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Press Release: Bottled Water Growth Accelerates, New Report From Beverage Marketing Corporation Shows




Volume and sales reach record highs

NEW YORK, NY, August 15, 2016: Charting a second year in a row of quickening growth, U.S. bottled water volume reached an historical high of nearly 12 billion gallons in 2015. After growing by 7.3% in 2014, volume grew by nearly 8% in 2015. Wholesale dollar sales also accelerated and exceeded $14.2 billion in 2015. Per capita consumption reached a new peak of 36.5 gallons.

Before the economic setbacks of the late 2000s, bottled water enjoyed a lengthy streak of very fast volume growth, as documented in U.S. Bottled Water through 2020, Beverage Marketing Corporation's most recent report on the market. Like many other beverage categories in the United States during the depths of the economic recession, bottled water suffered downturns in 2008 and 2009. But in 2010, bottled water volume returned to growth. The category showed renewed vitality in 2011, and growth accelerated in 2012. Growth was faster in 2014 than in 2013, and much more vigorous than most major liquid refreshment beverage segments. The even faster growth in 2015 was especially noteworthy for a category of its size: bottled water ranked as the number–two beverage type by volume, and it could surpass carbonated soft drinks to take the top spot in the very near future.

–Domestic non–sparkling water perennially reigns as the biggest segment of the U.S. packaged water industry. Domestic non–sparkling water's 11.2 billion gallons represented more than 95% of total volume in 2015.

The non–sparkling category includes various components that typically perform quite differently from one another. In 2015, for the fourth year in a row, all four segments registered growth, albeit at dissimilar rates. Throughout most of the 1990s and 2000s, the retail premium segment – consisting of still water in single-serve polyethylene terephthalate (PET) bottles – drove the overall category's development. Indeed, the PET component enlarged by a double–digit percentage rate 16 consecutive times through 2007. In 2015, the segment advanced by 8.9%, catapulting volume to 7.9 billion gallons and market share to more than 67%.

Retail bulk volume experienced some reversals as more than a few consumers chose convenient PET multipacks in large format retail channels instead of larger (1 to 2.5 gallon) sizes. Its share slid from nearly one–quarter of the category volume at the beginning of the century to just above 9% by 2015, largely due to competition from PET. After multiple declines, the segment did grow each year from 2011 to 2015, but retail bulk's 3.7% uptick lagged the overall category and was the second slowest of any domestic still water segment in 2015. Direct delivery also confronted intramural competition from portable PET bottles. The segment, which comprised the largest of them all as recently as the mid–1990s, accounted for less than 12% of total volume by 2015. U.S. home– and office–delivery (HOD) volume slipped from close to 1.4 billion gallons in the early 2000s to 1.3 billion gallons in 2015, when volume moved up by 4.1%.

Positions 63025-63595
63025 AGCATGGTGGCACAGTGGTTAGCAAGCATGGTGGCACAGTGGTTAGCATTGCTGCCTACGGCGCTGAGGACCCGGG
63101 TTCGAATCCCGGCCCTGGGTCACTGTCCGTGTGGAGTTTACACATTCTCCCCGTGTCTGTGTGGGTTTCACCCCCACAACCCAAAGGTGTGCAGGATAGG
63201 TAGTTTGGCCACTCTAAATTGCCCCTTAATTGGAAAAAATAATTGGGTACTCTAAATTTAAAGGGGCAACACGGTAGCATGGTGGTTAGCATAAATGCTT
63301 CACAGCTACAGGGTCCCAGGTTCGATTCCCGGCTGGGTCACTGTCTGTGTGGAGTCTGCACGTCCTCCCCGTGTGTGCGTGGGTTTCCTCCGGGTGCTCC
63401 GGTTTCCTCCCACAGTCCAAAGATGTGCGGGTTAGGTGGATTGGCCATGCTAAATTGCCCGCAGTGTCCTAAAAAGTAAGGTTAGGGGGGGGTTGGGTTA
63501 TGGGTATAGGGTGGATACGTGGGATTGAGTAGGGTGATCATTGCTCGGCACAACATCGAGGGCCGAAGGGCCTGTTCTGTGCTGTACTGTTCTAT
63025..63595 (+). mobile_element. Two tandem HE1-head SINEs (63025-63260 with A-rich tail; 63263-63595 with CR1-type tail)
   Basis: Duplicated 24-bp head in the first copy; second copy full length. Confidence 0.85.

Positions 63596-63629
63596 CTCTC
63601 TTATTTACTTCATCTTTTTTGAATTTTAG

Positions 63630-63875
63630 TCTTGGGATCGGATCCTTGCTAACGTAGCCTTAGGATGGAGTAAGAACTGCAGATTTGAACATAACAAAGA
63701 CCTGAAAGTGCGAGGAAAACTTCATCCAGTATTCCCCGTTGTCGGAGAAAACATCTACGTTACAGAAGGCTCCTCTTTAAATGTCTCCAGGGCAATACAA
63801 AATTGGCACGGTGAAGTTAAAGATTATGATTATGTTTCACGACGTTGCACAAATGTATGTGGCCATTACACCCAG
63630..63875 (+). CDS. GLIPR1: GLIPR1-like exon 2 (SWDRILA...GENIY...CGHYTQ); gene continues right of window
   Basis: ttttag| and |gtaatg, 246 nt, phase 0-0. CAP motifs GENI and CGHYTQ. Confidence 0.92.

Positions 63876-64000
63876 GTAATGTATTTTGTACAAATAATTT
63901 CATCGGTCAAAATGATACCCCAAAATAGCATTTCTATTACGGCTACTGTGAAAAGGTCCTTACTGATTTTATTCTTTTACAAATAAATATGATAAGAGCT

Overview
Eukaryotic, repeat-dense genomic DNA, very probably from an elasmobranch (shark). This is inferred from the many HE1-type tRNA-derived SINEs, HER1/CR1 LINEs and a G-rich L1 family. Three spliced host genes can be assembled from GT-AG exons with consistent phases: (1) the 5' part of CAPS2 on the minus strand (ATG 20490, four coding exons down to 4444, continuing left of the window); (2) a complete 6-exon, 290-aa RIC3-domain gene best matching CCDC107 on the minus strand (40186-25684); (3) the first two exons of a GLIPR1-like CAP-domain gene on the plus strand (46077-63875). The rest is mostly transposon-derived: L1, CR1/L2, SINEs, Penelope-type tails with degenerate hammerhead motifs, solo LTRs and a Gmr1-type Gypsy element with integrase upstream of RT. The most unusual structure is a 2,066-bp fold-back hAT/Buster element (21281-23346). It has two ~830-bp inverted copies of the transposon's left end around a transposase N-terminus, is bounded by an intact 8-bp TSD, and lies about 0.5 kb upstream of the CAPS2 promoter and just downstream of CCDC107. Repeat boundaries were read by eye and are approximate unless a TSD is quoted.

The relatively small, essentially regional vending segment involving refillable jug containers achieved growth even in the years when total bottled water volume declined. Its low cost during economic hard times undoubtedly had something to do with vending's positive results. It continued to grow in 2015, albeit at a far slower rate than any other segment of the domestic still water market or the bottled water market as a whole. (It inched up at a lower rate than HOD.)

Both of the two segments outside the domestic non–sparkling realm grew in 2015, and did so dramatically. The imported water segment, the smallest of them all, is prone to fluctuations. In the 2000s, it registered double–digit percentage growth in some years, and equally sizeable contractions in others. After one of those up years in 2007, imported water's volume fell sharply in 2008 and then plummeted precipitously in 2009. It continued to shrink in 2010 before inching up by a modest clip in 2011. Volume dropped dramatically again in 2012, but did move up (at a market–trailing pace) in 2013. In 2014, in contrast, imports notched their first double–digit growth rate since 2007, and they enjoyed another one in 2015. Sparkling water held a small share of bottled water volume but grew at a rate faster than any other type, including retail PET (as well as imports), in 2015.

New York City–based Beverage Marketing Corporation is the leading research, consulting and financial services firm dedicated to the global beverage industry.


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